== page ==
Friday, December 19, 2008

Jihadists Plan to 'Invade Facebook'...

On the cybersecurity front, there is news today that a group of internet Islamic extremists is putting together a plan for "invading Facebook."

Jihadist groups have long-viewed the internet as a front-line in the propaganda war. For years, they have created blogs and posted YouTube videos. Recent crackdowns on some of their online forums, however, have apparently led to a change in strategy.

Read the jihadist plan to "invade Facebook" for yourself (translated into English by It's made clear that "this is not an attempt to replicate the social networks that exist on the forums; the members of the campaign want to exploit existing networks of people who are hostile to them and presumably they will adopt new identities once they have posted their material."

In other words, the jihadists aren't looking to use Facebook to network with each other; they're hoping to spread their propagandist material to the rest of us who are already on Facebook, and who use it for innocent and legitimate purposes.

But as a cybersecurity analyst, I'm curious about two things. First, the jihadist strategy breaks its people down into seven "brigades", each headed by a commander. Such a rigid hierarchy closes off the process to anyone outside of their inner circle, so how do they plan on infiltrating the private social-networks of ordinary Facebook users without "friending" them? Their goal of spreading propaganda to people outside of the jihadi loop seems destined for failure since, unless people start accepting friend requests from these extremists, no one will be able to see what they're posting anyway. Do they even understand how Facebook works?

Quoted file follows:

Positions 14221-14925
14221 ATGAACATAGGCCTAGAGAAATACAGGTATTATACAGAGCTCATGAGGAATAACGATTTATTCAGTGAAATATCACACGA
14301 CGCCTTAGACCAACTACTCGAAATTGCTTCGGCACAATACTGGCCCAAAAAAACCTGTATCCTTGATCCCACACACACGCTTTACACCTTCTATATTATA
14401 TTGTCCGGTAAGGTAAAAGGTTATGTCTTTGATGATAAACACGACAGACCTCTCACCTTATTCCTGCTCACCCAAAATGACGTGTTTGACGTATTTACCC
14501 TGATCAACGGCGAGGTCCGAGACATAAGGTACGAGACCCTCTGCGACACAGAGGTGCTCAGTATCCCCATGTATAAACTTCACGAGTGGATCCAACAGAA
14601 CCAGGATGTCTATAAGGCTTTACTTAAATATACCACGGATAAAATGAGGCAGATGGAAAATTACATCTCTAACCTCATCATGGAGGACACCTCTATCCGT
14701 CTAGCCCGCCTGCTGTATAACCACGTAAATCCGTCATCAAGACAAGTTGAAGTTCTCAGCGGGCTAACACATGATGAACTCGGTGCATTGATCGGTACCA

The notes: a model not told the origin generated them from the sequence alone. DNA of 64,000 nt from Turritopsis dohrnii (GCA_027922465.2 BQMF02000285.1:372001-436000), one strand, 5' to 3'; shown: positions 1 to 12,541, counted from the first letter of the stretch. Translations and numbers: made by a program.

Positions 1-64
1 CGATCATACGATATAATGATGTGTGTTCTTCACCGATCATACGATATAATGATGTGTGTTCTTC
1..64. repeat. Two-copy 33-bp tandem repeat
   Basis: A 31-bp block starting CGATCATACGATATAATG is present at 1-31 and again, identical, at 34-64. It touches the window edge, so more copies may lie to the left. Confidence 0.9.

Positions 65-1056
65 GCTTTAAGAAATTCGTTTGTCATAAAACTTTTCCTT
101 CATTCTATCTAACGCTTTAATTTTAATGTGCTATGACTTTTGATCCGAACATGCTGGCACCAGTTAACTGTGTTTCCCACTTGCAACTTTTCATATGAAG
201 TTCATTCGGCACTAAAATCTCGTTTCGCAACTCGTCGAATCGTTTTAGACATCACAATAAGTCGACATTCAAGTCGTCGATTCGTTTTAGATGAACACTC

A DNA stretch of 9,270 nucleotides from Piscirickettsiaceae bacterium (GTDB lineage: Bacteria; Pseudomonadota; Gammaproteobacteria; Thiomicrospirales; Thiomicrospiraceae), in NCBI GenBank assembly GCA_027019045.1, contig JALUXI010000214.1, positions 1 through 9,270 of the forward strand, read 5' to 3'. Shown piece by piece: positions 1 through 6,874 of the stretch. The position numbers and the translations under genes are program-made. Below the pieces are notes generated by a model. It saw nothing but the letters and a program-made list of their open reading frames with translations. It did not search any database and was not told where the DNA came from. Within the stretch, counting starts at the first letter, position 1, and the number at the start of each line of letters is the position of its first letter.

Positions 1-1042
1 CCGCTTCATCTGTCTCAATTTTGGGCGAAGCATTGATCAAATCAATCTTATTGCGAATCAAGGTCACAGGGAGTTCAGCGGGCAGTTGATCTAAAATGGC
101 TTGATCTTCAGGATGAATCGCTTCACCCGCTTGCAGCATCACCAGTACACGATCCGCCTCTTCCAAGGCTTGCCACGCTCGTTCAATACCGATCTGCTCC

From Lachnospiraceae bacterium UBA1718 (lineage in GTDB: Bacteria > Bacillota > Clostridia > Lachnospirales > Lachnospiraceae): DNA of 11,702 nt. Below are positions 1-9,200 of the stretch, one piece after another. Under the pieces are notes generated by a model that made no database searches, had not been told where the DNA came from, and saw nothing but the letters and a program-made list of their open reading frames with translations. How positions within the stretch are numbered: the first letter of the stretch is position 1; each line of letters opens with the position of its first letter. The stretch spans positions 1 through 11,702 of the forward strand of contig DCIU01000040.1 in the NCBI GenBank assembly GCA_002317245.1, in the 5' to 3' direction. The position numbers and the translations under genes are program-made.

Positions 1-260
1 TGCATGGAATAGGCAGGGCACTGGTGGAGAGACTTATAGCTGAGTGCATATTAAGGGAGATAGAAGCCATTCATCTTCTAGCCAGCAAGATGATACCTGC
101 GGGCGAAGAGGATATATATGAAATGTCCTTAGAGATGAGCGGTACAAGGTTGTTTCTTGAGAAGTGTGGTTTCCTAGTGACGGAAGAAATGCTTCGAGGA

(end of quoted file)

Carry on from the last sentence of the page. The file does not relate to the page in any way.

Second, Facebook is an odd selection to target because its a completely private commercial firm, which can remove material on its site whenever it deems fit. Different than a decentralized peer-to-peer system, any controversial jihadist material will probably be removed before they can say boo about it.

For most of us, this planned "invasion" isn't really much of a threat at all. We all need to be skeptical and on the lookout for propagandist material, but to be honest, when online, everyone should be doing that anyway. This entire "plan" reminds me of new internet startup companies in the late 90s that were desperate simply to get themselves a presence in the space, yet once there, didn't really have any clue what to do with themselves.


At 2:53 PM, Anonymous Anonymous said...


That's virtually ridiculous.


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